Filipino cop proves you can be both tough and godly

LEYTE. Police Corporal Denver Jay Busa is seen at the Police Regional Office-Eastern Visayas in Palo, Leyte.
LEYTE. Police Corporal Denver Jay Busa is seen at the Police Regional Office-Eastern Visayas in Palo, Leyte.Photo by Ronald O. Reyes

DENVER Jay Busa reminisces about his childhood, which was spent surrounded by books, flowers, and female friends.

“I grew up with a great love for flowers, especially during Flores de Mayo, because I love to decorate our church with lots of flowers to make it look more beautiful,” says the 27-year-old police corporal from Maydolong town in Eastern Samar province.

His affection for beautiful flowers stemmed from the lessons he received from his catechist teachers at St. Roch the Healer Chapel, in their small village of Maybocog in Maydolong.

Maydolong is a quaint, fourth-class town in Eastern Samar, with over 15,000 people.

“My religion teachers reminded me that when you offer a flower during Flores de Mayo, you offer it to Mama Mary, the mother of Jesus Christ. From this, I realized that we should do our best and give everything to the Lord all the time,” he says.

At the age of nine, Busa already started working in the church, assisting the priest during mass and joining the choir.

“Every Sunday, I feel involved in a group with a purpose. And that purpose is to serve God and others,” says Busa.

He fondly remembers the late priest Nemesio Quiloña, who influenced him about the Catholic faith and Christian values during his teenage years as a church helper.

A lover of knowledge, spiritual matters

As the eldest son among four siblings, Busa already sees himself as a “breadwinner” in the family.

His father, Ernesto Jr., is a lowly coconut farmer, while his mother, Ma. Rodita, is a laundrywoman.

“My parents work hard for all of us. This is the reason why I also work hard to finish my studies,” says Busa.

For introducing him to the Angelus prayer, Busa recalls with fondness and gratitude the inspiration he received from his neighbor, the late Maximo Mabansag, the patriarch of the Mabansag Family.

“The Mabansag Family strictly observed the Angelus prayer. As a frequent visitor to their house, I discovered the importance of praying for my own family,” Busa says.

When he was around eight years old until 11 years old, Busa exerted efforts to always go to the house of the Mabansag Family.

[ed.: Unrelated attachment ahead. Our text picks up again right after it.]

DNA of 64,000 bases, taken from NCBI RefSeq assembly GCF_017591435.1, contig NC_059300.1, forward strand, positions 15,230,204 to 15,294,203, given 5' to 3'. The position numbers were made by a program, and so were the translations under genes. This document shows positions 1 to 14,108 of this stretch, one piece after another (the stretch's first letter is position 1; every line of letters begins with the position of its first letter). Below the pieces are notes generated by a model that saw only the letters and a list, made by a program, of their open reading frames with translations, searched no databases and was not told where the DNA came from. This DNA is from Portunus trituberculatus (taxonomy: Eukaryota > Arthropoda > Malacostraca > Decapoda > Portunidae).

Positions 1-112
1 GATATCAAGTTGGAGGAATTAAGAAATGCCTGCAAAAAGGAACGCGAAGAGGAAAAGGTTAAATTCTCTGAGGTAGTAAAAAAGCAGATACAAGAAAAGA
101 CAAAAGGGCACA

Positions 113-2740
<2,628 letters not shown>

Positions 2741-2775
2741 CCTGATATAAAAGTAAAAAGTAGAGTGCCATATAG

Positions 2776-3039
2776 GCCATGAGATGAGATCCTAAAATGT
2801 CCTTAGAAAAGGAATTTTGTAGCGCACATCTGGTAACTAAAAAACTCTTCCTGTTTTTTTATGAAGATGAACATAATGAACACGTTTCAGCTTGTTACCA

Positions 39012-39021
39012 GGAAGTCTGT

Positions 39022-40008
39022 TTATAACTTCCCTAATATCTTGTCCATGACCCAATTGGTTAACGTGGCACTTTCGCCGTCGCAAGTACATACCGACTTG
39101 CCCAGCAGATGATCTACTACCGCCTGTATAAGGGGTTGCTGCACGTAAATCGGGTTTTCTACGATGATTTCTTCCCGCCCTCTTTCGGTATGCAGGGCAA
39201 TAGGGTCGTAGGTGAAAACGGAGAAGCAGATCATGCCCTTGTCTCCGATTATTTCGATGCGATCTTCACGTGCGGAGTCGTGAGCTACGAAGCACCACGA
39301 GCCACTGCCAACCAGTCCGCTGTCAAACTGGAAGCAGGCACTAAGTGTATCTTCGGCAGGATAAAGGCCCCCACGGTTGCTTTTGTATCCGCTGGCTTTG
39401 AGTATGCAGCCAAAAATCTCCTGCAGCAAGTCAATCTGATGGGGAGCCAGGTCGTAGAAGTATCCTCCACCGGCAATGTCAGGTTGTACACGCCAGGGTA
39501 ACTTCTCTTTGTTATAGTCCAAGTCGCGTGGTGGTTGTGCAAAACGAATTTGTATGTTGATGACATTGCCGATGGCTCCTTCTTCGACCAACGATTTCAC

“I had to go there because they had a big Grolier Encyclopedia and copies of Reader’s Digest. Since our family could not afford to buy books, I am thankful to the Mabansag Family for allowing me to read and use their books for my school assignments,” he says.

In his high school years in Maydolong, Busa spent more time hanging around with female friends than with males.

“All of my friends were girls. I didn’t have any male friends,” says Busa, as he accepted the fact that he was growing up as a homosexual.

Busa finished top of his class as valedictorian in elementary and first honorable mention in high school.

In 2015, he graduated with a Bachelor of Science in Elementary Education at Eastern Samar State University-Maydolong Campus and received the “Student Excellence Award.”

“I didn’t have vices when I was in college. This is because I always considered my parents' situation. I have to improve our family condition,” Busa says.

To help augment his allowance, Busa would assist his fellow students with their class reporting, projects, or schoolwork in exchange for any amount they could share with him, whether it was P20 or P50.

“We didn’t have enough money to buy rice. There were times when we couldn’t even cook rice. But I did not become rebellious towards my parents by engaging in vices despite the poverty I experienced when I was young,” Busa says.

At present, his brother works at the local government unit of Maydolong, and another sister is working as a nurse in a private hospital in Tacloban City, while the youngest is still in school.

“We support each other until all of us can finish our studies,” he says.

Persistent love for service

Busa admits he is brimming with idealism and wants to do many things in life for others.

“There is so much in me that I wanted to share with the children, especially those stories that I read in books,” says Busa.

He says his college professors were rooting for him to become an educator or a school principal after he obtained his teaching license.

“I was very competitive in college. However, not everything in life will happen as planned,” he adds.